If your car sustained water damage after heavy rain, the effects might be delayed. If you’re able to start up your vehicle after a flood recedes, it may not continue to run. Delicate internal instruments and computers may be damaged, so you may want a professional mechanic to take a look at it. You may want to call your insurance company and immediately document the vehicle’s damage and file a claim.
The car is in the shop for repairs
If the vehicle is damaged but is being repaired, it may be necessary to rent a car until the repairs are completed. While many auto insurance policies offer rental car coverage, it is typically an addition to a standard policy and will only be covered if the insurance company is already handling the claim on the damaged vehicle.
How to minimize hurricane damage to your vehicle
The following steps may help you mitigate damage to your vehicle during a hurricane.
- Park strategically. If possible, it’s best to park vehicles where they are at the least risk from flooding, wind, falling objects and debris. Sheltered, elevated terrain or an enclosed structure can be good options.
- Take photos of the interior and exterior of your vehicle. Presenting your auto damage adjuster before and after pictures can help your insurance company see the difference between preexisting and hurricane-related damage. This may speed up the claims process.
- Remove valuables from the car. Personal belongings in your vehicle may fall under a personal property insurance policy or, in rare cases, under an auto policy. Whether or not you have insurance for these items, you may want to remove them from your vehicle, especially any valuables, to mitigate the risk of those items being damaged.
- Tape the car windows. While it’s a myth that taping windows will prevent them from breaking, it may help keep the glass contained if it breaks. Taping your windows may also help keep water from seeping through a broken window.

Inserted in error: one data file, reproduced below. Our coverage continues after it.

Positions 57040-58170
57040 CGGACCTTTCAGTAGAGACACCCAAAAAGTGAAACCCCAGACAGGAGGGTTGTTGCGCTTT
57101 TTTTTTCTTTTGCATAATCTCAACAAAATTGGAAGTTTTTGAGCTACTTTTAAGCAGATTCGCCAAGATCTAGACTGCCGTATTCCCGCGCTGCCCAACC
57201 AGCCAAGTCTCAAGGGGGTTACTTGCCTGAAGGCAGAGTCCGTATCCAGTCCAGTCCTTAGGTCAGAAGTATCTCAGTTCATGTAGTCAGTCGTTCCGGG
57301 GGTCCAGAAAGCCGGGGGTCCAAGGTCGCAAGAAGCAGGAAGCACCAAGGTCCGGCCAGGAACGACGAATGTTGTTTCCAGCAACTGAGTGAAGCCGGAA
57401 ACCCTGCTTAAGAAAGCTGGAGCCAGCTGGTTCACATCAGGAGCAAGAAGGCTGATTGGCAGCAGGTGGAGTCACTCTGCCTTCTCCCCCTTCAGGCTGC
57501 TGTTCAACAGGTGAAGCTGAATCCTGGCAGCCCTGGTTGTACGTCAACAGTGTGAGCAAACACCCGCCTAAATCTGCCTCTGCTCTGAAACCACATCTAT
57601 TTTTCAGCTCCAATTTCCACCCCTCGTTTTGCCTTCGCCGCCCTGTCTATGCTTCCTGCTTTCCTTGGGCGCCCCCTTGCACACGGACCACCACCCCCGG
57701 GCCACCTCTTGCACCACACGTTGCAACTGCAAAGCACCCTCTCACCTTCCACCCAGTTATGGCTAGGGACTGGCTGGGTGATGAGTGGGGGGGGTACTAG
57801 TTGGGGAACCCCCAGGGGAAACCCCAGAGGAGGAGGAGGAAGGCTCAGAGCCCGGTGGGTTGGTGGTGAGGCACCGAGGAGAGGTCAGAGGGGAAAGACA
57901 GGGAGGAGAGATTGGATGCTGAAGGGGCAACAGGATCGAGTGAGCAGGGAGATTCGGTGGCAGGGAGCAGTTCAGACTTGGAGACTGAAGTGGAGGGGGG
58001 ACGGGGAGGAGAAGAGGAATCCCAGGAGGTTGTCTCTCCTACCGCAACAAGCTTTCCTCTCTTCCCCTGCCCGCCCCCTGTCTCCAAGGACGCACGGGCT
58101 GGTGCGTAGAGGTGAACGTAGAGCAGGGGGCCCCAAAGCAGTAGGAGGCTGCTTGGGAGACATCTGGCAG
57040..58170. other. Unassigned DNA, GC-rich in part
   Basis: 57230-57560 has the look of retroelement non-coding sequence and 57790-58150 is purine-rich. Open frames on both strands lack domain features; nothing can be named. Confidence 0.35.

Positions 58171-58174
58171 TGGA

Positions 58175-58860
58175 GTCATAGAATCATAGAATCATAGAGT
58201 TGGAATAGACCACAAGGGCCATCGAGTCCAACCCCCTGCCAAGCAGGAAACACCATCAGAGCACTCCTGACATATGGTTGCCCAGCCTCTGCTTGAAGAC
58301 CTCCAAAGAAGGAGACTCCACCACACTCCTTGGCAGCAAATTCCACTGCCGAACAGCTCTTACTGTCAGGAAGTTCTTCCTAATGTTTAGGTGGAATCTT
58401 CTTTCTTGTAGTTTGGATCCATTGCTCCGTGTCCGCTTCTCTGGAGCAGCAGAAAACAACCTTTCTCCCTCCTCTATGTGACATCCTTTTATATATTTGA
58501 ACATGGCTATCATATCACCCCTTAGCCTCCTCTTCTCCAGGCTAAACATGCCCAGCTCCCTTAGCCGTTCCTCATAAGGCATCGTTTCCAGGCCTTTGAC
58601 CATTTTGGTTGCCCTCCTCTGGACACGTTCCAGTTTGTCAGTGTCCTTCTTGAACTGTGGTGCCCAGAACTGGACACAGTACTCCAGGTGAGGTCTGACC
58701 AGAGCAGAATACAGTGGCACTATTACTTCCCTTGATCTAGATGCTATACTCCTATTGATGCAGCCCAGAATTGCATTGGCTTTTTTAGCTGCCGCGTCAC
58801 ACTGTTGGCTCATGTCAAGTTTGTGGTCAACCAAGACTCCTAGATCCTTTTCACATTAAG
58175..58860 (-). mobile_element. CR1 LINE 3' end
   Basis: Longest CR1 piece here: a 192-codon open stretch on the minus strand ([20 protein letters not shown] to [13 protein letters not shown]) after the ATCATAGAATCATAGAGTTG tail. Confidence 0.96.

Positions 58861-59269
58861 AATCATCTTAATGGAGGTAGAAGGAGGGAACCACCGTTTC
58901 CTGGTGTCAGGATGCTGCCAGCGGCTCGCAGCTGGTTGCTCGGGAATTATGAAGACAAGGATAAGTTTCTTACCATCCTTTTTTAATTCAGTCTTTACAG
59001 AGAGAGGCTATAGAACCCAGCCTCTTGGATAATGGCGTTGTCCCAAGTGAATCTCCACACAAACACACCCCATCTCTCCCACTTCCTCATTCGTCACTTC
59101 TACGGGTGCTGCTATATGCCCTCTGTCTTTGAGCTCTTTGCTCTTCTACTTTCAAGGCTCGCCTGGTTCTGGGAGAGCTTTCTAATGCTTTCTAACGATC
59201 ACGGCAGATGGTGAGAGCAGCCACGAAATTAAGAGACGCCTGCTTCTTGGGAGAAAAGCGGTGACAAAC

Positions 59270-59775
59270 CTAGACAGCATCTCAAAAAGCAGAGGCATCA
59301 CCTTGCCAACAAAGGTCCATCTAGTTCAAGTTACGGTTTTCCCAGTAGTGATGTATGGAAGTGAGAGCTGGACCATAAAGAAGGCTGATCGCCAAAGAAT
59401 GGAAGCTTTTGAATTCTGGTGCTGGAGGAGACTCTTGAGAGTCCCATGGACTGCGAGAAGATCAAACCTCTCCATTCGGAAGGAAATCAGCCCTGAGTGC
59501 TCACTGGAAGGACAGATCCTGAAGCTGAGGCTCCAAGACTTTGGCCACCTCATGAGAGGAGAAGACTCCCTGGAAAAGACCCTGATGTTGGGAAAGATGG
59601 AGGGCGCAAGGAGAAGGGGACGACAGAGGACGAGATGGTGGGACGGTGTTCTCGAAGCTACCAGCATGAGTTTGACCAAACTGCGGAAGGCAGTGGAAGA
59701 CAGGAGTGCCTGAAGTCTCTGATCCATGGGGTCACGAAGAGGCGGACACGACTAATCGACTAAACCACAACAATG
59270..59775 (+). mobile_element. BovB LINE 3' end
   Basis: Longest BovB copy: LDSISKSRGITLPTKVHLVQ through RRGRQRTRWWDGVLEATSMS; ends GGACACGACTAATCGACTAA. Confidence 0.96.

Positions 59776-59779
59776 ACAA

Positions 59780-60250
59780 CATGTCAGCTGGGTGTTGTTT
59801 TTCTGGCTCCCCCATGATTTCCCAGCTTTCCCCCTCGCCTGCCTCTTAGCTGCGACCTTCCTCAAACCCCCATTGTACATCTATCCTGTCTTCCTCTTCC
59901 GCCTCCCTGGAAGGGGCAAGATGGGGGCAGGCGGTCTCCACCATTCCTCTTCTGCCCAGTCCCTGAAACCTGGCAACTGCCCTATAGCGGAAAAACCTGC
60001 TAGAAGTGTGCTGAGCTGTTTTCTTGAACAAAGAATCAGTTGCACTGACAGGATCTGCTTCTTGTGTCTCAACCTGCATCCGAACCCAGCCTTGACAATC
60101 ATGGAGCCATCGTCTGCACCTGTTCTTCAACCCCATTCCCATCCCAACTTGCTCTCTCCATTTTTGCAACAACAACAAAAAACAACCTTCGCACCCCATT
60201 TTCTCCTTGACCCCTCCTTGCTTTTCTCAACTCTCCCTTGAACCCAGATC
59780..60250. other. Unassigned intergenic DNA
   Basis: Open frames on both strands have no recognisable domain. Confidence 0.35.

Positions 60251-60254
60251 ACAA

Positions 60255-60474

- Cover the vehicle. Covering your vehicle can help protect it from scratches or dents caused by flying debris. While custom car covers can be purchased, they may be expensive. Blankets, cardboard or any fabric you have on hand may help protect your vehicle during a storm. Be sure to secure any covering so it doesn’t blow away.
- Keep vehicle documents safe. You may want to keep any essential vehicle documents inside, separate from the vehicle. If keeping documents inside isn’t possible, storing them in watertight bags or containers may help protect them against possible damage.
- Never drive through standing water. You may think that large puddle is shallow enough to drive through, but looks can be deceiving. That puddle is often deeper than it looks and can cause significant damage to your vehicle. Additionally, driving through standing water can be an electrocution risk if a downed power line is hidden under the water.
- Fill your gas tank. You may have difficulty finding a gas station in your area that has power after a hurricane. Fill up your tank before the storm. While this won’t help keep your vehicle safe, it can provide peace of mind if you have to evacuate, find help, or drive your car to a repair shop after the storm has passed.